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ABAN

The African Business Angel Network’s year in review

Since the launch of the African Business Angel Network (ABAN) in 2015, there has been a noticeable growth in the amount of Angel Investors.

“2016 saw the rise of cross-border collaboration of Angel groups across the continent and an increasing focus on Angel investor education as their investments in startups continued to grow. We also saw a marked increase in the number of Business Angel Syndicates and Networks emerging,” said ABAN president, Tomi Davies, in a press release to Ventureburn.

According to ABAN, Angel investor groups, networks, as well as initiatives have grown to over 40 across 25 African countries. They’ve also revealed that more than 500 established and new investors based within Africa have participated in ABAN Masterclasses and bootcamps during 2016.

Some of ABANs highlights from 2016 include:

  • The launch of South African Business Angel Network (SABAN) saw 150 people participating in the Johannesburg and Cape Town launch.
  • The 3rd African Angel Investor Summit held in Lagos last year covering topics around co-investing.
  • The Lagos Angel Network (LAN) Startup Deal Day’s brought startups and investors together, generating much-needed investment activity. According to ABAN, US$475 000 was raised directly, with more than US$200 000 in transactions taking place.
  •  ABAN expanded their Masterclass Series from Nairobi, Lagos and Cape Town in 2015 to six other destinations.

ABAN’s year in review includes some of the angel networks biggest achievements for 2016

According to ABAN, some of the lessons they’ve learned over the last year or so include:

  • Angel investing in Africa is still in its infancy and that there is still much to be done in order to introduce up-and-coming investors to concepts and best-practices.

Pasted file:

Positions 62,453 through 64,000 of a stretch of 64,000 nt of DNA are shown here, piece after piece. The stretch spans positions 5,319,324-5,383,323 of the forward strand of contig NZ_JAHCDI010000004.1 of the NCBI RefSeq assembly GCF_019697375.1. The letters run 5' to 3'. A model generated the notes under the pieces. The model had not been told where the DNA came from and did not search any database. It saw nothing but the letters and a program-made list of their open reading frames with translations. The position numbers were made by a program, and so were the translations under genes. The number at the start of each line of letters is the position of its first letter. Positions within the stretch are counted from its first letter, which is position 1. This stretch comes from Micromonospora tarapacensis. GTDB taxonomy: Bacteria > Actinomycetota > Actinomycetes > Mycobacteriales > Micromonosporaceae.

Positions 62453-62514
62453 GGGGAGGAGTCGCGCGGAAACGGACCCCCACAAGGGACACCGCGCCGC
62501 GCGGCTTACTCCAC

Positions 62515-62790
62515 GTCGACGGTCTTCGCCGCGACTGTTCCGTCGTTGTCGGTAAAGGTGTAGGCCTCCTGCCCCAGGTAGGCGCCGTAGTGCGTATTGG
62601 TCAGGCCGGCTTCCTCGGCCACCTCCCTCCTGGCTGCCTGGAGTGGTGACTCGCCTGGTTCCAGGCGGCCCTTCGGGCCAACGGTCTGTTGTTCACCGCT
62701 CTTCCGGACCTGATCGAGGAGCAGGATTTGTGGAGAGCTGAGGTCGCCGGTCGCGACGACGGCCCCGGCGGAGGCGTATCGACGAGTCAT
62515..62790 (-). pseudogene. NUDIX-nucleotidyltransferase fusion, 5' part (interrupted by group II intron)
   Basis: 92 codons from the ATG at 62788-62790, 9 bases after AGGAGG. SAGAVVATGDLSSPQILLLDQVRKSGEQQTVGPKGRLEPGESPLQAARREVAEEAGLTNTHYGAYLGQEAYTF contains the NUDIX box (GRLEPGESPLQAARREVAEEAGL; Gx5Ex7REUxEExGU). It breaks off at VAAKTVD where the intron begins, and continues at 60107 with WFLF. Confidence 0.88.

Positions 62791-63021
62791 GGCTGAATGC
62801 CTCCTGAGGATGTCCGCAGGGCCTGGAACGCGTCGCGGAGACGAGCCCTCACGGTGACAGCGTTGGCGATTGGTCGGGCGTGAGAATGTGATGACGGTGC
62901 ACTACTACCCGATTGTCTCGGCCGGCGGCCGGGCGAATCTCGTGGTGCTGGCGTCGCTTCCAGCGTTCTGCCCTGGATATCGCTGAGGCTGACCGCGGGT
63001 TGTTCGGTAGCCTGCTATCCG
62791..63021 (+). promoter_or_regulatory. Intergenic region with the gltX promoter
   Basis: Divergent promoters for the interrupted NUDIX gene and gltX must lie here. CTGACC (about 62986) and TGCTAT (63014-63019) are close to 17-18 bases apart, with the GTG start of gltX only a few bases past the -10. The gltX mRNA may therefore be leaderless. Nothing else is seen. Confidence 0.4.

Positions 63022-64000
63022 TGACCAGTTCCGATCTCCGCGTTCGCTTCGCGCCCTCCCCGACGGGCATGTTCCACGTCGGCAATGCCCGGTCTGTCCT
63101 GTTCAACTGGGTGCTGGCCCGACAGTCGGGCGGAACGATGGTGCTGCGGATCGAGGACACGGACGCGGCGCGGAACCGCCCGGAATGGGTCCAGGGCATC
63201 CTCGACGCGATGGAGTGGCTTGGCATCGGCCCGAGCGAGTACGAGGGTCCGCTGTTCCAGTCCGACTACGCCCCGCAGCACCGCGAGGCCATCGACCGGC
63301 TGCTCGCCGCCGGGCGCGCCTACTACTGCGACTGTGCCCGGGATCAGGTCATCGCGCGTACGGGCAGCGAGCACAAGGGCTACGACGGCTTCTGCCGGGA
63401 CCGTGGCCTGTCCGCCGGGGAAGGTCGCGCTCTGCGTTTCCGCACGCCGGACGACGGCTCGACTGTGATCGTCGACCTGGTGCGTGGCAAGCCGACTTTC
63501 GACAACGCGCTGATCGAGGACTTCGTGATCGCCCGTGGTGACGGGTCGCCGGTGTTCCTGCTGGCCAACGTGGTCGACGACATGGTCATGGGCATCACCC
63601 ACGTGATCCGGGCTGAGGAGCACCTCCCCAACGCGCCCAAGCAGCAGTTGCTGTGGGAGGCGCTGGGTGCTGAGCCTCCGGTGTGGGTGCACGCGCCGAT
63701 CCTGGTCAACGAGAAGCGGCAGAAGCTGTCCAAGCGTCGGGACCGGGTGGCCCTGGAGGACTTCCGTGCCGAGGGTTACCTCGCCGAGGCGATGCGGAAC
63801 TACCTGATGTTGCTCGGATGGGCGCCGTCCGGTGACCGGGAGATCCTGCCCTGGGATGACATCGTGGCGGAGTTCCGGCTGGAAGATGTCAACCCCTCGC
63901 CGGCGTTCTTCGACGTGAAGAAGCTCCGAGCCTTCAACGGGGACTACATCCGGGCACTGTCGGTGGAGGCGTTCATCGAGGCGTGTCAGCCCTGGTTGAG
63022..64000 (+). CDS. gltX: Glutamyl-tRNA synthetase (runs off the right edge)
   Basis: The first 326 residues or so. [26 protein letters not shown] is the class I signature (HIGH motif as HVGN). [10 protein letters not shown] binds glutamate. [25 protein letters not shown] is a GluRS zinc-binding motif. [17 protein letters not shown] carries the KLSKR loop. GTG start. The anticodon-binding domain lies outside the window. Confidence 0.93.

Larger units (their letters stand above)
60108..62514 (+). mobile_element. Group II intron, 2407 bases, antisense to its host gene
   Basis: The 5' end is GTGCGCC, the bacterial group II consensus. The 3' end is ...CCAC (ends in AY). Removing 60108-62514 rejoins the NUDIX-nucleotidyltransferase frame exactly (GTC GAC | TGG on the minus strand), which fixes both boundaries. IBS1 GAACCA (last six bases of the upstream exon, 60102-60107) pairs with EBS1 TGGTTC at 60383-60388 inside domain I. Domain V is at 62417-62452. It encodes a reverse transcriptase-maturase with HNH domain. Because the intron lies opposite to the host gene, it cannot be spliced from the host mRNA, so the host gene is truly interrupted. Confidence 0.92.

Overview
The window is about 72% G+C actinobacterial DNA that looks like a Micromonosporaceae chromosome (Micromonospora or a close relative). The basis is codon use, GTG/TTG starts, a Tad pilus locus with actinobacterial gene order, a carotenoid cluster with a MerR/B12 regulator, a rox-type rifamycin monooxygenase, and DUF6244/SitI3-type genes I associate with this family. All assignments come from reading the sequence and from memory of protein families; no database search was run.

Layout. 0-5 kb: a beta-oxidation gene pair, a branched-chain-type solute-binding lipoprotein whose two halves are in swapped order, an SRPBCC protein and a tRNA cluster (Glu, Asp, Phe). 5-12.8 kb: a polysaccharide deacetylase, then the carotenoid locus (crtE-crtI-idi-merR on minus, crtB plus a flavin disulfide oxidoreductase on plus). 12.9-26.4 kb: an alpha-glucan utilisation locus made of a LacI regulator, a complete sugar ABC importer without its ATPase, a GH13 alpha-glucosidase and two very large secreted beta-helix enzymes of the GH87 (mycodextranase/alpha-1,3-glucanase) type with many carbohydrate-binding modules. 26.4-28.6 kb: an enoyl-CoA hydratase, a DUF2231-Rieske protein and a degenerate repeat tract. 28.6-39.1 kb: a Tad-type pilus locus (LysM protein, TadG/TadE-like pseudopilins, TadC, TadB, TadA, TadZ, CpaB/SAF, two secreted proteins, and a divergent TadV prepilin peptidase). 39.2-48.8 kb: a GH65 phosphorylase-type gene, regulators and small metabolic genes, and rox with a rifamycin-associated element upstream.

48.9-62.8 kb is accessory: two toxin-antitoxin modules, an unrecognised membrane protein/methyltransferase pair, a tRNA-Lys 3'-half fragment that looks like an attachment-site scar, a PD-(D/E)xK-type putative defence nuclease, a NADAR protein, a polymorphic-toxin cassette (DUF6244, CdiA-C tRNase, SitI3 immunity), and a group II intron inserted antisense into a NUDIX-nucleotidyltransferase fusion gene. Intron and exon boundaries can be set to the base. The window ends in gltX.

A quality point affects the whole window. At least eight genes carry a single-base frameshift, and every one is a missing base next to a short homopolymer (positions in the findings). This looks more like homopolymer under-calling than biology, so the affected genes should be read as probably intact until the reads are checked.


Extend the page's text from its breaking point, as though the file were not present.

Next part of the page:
• Being able to con-invest is a key factor in Angel investing to reduce risk, especially for first-time investors.
  • Using a for ‘investors by investors’ format you establish a crucial knowledge-sharing platform.
  • Funding isn’t all there is to Angel investing. Providing knowledge and access to respective markets to startups is just as important.
  • There is still a lot of work to be done especially before national policy makers introduce lucrative incentives for Angel investing in Africa.

Davies also commented on the state of the SA middle class saying, ” Yes, we have problems, especially in the space of education, power and security. But we have something else — a growing middle class with cars and university degrees and a youthful population with energy and drive. The rest of the world is excited about what we can achieve and ready to support us. But first, we must support ourselves.”

ABAN has led and contributed to many events last year spanning across 17 major cities around the world. Six African countries and other nations across Europe, Asia and North America played host to some of ABAN’s biggest events.

 

Author Bio

Matthew Alexander
A grown man and avid gamer, anime enthusiast as well as an MMA practitioner, he’s a living symbol of Liquorice allsorts. His inquisitive nature is by far his greatest strength. If he doesn’t know something, he will soon enough. His passion for writing started at a very young... More